Everyday I fight to live; I battle with Mitochondrial Disease and several other chronic conditions. People often call my disease an "invisible illness" because I look healthy from the outside but if you turned my body inside out you would see a different story. This song speaks for me when I don't have the words. I am different from everyone else and sometimes that makes me feel like I am invisible. High school is about figuring out what crowd of people you fit in with, and being different while fighting a disease makes things ten times harder. I do not attend school as often as I would like, I take almost twenty pills a day, I live in pain, I can't eat food like everyone else, and I have three different tubes sticking out of different parts of my body at all times.

I realized a long time ago that I am an outcast in the eyes of everyone else; They don't understand me. A couple of lines from the song play out like this.

‘So your confidence is quiet
To them quiet looks like weakness
But you don't have to fight it
'Cause you're strong enough to win without a war
Every heart has a rhythm
Let yours beat out so loudly
That everyone can hear it
Yeah, I promise you don't need to hide it anymore
Oh, and never be afraid of doing something different
Dare to be something more’
 Every single day I used to always put on an act and play that part of someone I'm not. I'm not healthy, and I am certainly not like everyone else. I decided from the day that I heard this song I would show the world who I really am. I am that girl who choose to live life despite this disease. People need to hear that I am not ashamed of what this disease has done to my body. Knowing that I am not ashamed of having this disease makes them feel more comfortable about being around me. I have opened up more than I ever dreamed I would've since I heard this song.

Since I heard this song I have been to three concerts where Hunter Hayes has preformed, the most recent being last Saturday, and I still feel so emotional every time he plays the song. I am not invisible. I am who I am, and no one needs to be afraid of that because I am happy being me. I have overcome some pretty incredible odds. I don't want to change myself. I've grown confidence and became stronger through this song. I might be different, but I know that I am not invisible when it comes being different because of my disease. I have a voice and I will use it to make an impact.

Tuesday, September 1, 2015

Tips For Surviving High School With A Chronic Illness

High school is supposed to be the best four years of your life. The Friday night football games, Prom, college applications, and the regular load of classwork can be challenging for the average student but for one with a chronic illness or disability that makes attending school challenging it can be even harder.

Have a 504 plan because it will help you to navigate through the loads of make up work from missed days,  along with with things like extended time on tests, and easy access to the nurse's office when needed. Not all teachers are going to understand your situation and a lot of them will be less than helpful. You also aren't in elementary or middle school anymore. You need to be able to take charge yourself and not have your mom do everything for you. Showing teachers that you are responsible and willing to work with them will make them more open to working with you. Tell the school what you feel like you need because the school officials won't always think about specifics. These accommodations are only there to help you and not hurt you.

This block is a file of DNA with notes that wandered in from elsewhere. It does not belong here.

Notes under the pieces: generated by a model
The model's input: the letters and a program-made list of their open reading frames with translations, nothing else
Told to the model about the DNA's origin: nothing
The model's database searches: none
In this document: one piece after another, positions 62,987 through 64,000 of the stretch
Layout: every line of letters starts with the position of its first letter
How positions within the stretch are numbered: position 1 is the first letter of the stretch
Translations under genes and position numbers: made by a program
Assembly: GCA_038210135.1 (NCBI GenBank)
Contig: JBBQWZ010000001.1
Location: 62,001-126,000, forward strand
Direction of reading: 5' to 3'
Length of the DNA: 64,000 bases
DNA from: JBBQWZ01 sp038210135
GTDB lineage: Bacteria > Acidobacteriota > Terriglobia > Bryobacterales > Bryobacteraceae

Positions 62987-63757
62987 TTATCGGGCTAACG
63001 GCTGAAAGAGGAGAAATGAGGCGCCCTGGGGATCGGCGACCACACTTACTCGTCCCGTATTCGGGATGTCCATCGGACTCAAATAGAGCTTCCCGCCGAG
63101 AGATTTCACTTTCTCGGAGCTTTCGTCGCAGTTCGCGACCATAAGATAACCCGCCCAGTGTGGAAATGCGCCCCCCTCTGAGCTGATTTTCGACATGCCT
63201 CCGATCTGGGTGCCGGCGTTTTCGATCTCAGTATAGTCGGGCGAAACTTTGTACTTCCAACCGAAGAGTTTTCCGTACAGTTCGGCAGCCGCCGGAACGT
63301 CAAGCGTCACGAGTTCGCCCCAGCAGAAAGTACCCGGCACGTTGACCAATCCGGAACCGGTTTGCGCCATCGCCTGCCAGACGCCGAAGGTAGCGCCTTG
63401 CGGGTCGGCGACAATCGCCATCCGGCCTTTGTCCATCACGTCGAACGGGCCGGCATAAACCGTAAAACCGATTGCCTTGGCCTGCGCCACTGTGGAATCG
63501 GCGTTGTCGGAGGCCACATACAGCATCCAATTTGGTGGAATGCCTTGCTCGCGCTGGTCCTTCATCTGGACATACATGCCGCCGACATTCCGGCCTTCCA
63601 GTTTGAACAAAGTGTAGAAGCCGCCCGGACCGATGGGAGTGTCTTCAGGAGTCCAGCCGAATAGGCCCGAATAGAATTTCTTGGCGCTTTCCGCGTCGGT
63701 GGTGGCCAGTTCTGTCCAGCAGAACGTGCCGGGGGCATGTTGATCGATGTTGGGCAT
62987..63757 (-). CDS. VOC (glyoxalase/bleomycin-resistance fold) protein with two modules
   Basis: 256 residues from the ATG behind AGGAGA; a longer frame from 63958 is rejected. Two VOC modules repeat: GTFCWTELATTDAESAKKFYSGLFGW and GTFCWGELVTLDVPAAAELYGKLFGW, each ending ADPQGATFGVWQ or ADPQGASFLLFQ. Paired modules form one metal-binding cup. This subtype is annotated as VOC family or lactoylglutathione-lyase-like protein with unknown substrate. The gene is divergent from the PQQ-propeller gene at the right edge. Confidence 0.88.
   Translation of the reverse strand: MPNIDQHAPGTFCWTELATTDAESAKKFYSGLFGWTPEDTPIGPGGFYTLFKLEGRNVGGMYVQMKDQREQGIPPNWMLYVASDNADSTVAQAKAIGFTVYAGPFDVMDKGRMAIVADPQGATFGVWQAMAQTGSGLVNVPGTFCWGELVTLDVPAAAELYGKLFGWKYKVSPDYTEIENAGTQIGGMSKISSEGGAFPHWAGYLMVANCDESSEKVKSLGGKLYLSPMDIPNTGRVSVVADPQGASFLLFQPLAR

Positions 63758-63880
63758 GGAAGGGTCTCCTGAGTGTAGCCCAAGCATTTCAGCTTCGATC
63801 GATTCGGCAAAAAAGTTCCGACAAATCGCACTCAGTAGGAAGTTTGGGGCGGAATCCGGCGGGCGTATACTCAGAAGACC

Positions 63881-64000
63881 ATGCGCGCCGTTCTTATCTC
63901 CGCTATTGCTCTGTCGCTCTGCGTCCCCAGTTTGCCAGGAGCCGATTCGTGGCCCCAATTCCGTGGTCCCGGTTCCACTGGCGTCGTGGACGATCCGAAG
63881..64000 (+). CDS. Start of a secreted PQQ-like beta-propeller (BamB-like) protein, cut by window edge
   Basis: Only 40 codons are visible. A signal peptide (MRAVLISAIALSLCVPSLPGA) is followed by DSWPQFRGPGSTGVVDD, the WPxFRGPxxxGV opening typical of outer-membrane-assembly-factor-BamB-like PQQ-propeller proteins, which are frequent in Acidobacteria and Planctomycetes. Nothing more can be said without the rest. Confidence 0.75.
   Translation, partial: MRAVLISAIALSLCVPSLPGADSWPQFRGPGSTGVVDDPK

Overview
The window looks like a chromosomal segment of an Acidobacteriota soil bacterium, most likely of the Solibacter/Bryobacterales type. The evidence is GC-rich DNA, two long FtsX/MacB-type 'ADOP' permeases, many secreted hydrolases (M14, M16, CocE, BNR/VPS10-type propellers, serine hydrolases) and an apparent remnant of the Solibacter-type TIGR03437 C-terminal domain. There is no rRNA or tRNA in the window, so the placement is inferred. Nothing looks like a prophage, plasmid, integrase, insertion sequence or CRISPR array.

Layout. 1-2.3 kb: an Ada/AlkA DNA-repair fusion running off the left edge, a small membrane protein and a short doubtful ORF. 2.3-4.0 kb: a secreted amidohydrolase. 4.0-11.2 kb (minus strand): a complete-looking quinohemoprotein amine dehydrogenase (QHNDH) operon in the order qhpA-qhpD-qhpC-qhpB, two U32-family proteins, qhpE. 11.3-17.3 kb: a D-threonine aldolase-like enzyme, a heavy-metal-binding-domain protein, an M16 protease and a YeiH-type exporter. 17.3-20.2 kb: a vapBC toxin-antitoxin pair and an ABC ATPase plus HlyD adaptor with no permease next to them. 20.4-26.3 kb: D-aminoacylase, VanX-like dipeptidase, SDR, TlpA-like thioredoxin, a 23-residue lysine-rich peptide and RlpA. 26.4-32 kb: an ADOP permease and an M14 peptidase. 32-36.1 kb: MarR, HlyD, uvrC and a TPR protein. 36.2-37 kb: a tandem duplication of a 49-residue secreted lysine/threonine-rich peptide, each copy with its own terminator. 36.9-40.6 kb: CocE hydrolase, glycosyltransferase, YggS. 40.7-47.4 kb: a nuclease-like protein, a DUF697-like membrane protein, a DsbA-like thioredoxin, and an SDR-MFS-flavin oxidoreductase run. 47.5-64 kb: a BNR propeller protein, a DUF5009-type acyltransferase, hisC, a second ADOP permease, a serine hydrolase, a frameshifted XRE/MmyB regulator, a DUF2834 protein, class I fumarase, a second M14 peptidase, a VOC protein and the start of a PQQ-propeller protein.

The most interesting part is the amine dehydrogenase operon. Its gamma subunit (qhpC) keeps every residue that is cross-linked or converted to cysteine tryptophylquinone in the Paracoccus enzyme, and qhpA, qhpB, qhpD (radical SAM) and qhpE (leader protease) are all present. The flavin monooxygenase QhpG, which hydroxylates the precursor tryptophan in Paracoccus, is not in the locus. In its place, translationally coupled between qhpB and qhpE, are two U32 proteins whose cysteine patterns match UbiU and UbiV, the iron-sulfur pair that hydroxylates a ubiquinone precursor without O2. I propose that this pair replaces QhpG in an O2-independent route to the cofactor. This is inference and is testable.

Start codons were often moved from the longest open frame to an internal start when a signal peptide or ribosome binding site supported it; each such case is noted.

Do not separate yourself from events and other students at school. Just because you have a chronic illness does not mean you shouldn't participate in prom, Friday night football games, pep rallies, spirit week, or join in any club. Despite the circumstances you don't want to deprive yourself from the normal activities of high school. You have just as much right to be apart of school functions as everyone else. Even if you are drowning in make up work make sure you go out and have a little fun.

Get some rest! Most chronic illness patients struggle with fatigue. Take the time to care for your body and treat yourself to a nap every once in a while.  Spending 7 hours at school is quite draining especially when you have to walk around the building over and over again just to get from class to class. Grades is important however so is your health. If your body doesn't get enough sleep and you aren't functioning properly you won't be able to focus and keep up in class.

Keep as caught up with your classes as possible. Once you miss a day in class it is very hard to keep up the pace just like the other students. When you are there make sure you are doing the work put in front of you and not slacking off. This will help to save you from a large amount of stress. It will also allow you to spend more time doing fun things versus sitting inside trying to get caught back up on algebra homework.

High school is complicated already and adding in a chronic illness can make things even harder on students. With these helpful strategies my high school experience has been made a little easier. Three weeks ago I started my senior year and I'm very excited although very nervous because I know the amount of added stress is not what I need but I plan to be as productive as possible to make my high school career successful!